26 Jan
French artist Bertrand Fevre creates the ultimate porcelain mug

Bertrand Fevre was the winner of the recent International Creation of Limoges Porcelain Award, a competition held this past summer inviting artists all over to create an original work of art using only Limoges Porcelain. The competition was hosted by the eponymous French city of Limoges, as the town has gained worldwide renown for their skill in manufacturing the finest of the pristine material. Fevre took home First Prize with his striking piece Ceci n’est pas, translating to This is not. Fevre was inspired by a most banal object used in our daily routine: a mug. Very French of him to find art within what you sip your morning coffee out of. “If we would like to call this work, we could say that it is pop-surrealist artwork,” explains Bertrand, who felt its universal symbolism was something every person could relate to. “My work is always about human as an individual,” he explains. Suspending 33 separate pieces that come together to create one massive porcelain cup, the craftsmanship is quite extraordinary — each piece hand sculpted and poured. Fevre was able to partner in his work with one of the Raynaud clan, a family who after three generations of contributing to world of porcelain have perfected the art of china wear. What this victory means in the Big Picture we may not be sure. Bertrand is just a simple Frenchman, he claims, one who hopes to have a simple life filled with art and creation. How honorable; he seems to be on the right path, and have the right idea thus far. But we certainly can’t wait to see what else is in store for him…

What first inspired you to do this piece?
On this project, my plan was to work on an icon which could be universal and also represents the identity of Limoges’ porcelain. A representation of both the industry and the knowledge of the porcelain of Limoges. I had the chance to meet passionate and very sensible craft makers.

As far as materials used, what about porcelain first appealed to you?
Ceramic is an incredible medium of creation. It has multiple qualities that makes it a noble material with a modern look. Porcelain is resistant, it can be trans-lucid, it is used in hi tech industry and has acoustic skills. One of the important aspects of the sculpture that we cannot actually see is that  when the different slices bump into one another they make a nice poetic chime sound.

Who is your biggest influence?
On this work, I’d say that my two biggest influences are Andy Warhol and René Magritte. I’d love to work on Magritte’s pattern. Opposing the concrete reality to the  function of the object. For contemporary artist I mostly like George Rousse, Sophie Calle, Johan Creten, Chris Marker…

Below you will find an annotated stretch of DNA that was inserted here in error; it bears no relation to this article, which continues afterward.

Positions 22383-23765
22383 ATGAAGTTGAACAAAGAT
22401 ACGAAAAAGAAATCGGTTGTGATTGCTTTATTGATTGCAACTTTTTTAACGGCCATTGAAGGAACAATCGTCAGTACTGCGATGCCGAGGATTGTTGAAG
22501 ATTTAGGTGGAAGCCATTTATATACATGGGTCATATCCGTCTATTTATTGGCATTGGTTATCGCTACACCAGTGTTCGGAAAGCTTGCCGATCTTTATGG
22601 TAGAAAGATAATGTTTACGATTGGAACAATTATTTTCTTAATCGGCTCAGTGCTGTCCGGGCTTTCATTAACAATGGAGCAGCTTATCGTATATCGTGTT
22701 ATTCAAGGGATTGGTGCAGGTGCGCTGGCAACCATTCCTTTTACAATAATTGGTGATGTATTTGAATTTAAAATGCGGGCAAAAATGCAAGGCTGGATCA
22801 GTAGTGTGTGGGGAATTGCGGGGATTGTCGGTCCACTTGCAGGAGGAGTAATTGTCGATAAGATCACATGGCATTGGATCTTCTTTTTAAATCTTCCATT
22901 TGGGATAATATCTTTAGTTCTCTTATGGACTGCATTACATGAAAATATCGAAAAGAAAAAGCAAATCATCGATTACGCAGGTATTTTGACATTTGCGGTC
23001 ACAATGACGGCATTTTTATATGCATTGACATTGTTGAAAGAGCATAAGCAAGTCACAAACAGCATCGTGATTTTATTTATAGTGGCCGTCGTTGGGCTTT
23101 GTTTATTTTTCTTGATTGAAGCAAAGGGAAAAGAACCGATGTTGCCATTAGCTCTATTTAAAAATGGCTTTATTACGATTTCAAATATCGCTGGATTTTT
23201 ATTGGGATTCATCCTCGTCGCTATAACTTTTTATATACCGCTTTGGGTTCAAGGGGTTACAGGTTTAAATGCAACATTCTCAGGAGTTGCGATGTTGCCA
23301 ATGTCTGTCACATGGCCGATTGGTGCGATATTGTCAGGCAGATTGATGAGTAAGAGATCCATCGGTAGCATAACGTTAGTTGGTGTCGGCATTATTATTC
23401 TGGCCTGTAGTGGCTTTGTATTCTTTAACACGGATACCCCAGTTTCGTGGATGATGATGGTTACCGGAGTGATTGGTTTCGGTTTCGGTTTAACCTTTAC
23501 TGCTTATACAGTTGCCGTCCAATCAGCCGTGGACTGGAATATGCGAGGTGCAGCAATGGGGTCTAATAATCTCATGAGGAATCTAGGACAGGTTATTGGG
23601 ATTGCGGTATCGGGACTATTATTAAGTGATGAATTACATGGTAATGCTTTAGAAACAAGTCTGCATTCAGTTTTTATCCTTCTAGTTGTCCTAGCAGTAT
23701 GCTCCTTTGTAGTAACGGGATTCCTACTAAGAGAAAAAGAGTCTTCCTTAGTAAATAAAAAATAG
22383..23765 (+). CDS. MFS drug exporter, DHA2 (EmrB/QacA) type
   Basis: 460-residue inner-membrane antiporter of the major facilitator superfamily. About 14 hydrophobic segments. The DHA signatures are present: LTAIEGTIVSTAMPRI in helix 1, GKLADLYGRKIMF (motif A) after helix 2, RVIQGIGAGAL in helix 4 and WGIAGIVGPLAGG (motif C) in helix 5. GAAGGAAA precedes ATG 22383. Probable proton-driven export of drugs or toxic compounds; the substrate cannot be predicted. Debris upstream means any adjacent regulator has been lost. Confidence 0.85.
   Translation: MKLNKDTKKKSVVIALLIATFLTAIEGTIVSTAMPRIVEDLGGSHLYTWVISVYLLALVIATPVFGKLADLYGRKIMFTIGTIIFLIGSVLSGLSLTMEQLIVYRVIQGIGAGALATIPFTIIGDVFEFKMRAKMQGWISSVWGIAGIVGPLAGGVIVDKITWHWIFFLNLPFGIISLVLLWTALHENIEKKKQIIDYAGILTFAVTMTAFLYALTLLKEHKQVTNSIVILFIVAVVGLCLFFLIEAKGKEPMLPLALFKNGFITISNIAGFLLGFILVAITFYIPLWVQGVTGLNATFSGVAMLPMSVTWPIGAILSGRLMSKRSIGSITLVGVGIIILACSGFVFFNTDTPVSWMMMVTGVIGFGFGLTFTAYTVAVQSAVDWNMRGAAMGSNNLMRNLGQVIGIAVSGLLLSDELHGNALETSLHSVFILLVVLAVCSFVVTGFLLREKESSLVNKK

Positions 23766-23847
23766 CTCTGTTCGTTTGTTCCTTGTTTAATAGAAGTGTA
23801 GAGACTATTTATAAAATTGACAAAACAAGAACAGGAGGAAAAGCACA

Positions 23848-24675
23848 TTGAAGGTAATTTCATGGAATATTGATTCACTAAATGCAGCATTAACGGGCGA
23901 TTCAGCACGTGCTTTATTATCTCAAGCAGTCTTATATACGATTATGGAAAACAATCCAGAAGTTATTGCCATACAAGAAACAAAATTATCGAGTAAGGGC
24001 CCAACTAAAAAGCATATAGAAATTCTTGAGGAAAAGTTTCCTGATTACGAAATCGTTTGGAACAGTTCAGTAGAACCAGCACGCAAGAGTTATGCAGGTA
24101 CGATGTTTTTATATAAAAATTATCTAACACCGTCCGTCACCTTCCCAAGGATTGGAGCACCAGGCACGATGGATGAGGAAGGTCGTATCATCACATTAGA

How old were you when you first began to truly appreciate art as an entity?
I don’t really remember. I’d say between the age of 8 and 10. I remember I had an uncle that was an artist; watching him work made me discover how interesting art and especially painting can be. It was magical to see the creation of a painting out of a human mind.

Hit the Jump to continue reading our interview with Bertrand Fevre , with a gallery below illustrating a bit of his creative process..

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“C’etait magique de voir un tableau se construire de l’imaginaire et de l’observation d’un homme.”

Can you pinpoint a moment when you first discovered for yourself that you were an artist?
I remember at school I wasn’t into classes that much. I started to draw portraits of my teachers. One day when one of my drawings had been confiscated from me, the teacher kept it for himself. Then I started to think I might have a skill and that I should try to dig on this.

What does art mean to you?
I see art as a mean of expression. It both is an aera of liberty and restriction. But what I mostly like in my art is the idea of duality, between material and non material, concrete and abstract, real and fiction…

What is your ultimate goal?
It is quite a big question. I often ask myself: “What are you doing this for?” I don’t have the answer yet. I move onto my projects that bring me new questions… I haven’t a game plan.

OK, where would you see yourself in 10 years?
I like to imagine myself in the south of France, with an nice studio, my girlfriend and a tiny family. Something simple but cozy.

What’s next on the Fevre horizon?
My projects are always based on human and humanity. I’m working on three different projects with a European cultural center. They’re on their way, it’s hard to speak about something that is not finished and that is still evolving. But I won’t forget to send you news as soon as I can.

What music do you listen to when you work?
I love electronic music and especially the french touch: Vitalic, Daft Punk, Brodinski, Radioclit, DJ Mehdi… I also like bands such as Die Antwoord (Evil boy), Crookers… Lately I’m listening to old tunes of Joy Division.

Nice, a couple of our favorites in there too. So finally, if you were lost in a supermarket, where would we find you?
“I’m all lost in the supermarket, I can no longer shop happily, I came here for that special offer, Guaranteed personality…” For real, as a typical french boy, you’ll find me near the wines, not far from cheeses, or really closer to the foie gras… good food! What else?

A close-up of Bertrand’s award winning “Ceci n’est pas” piece…

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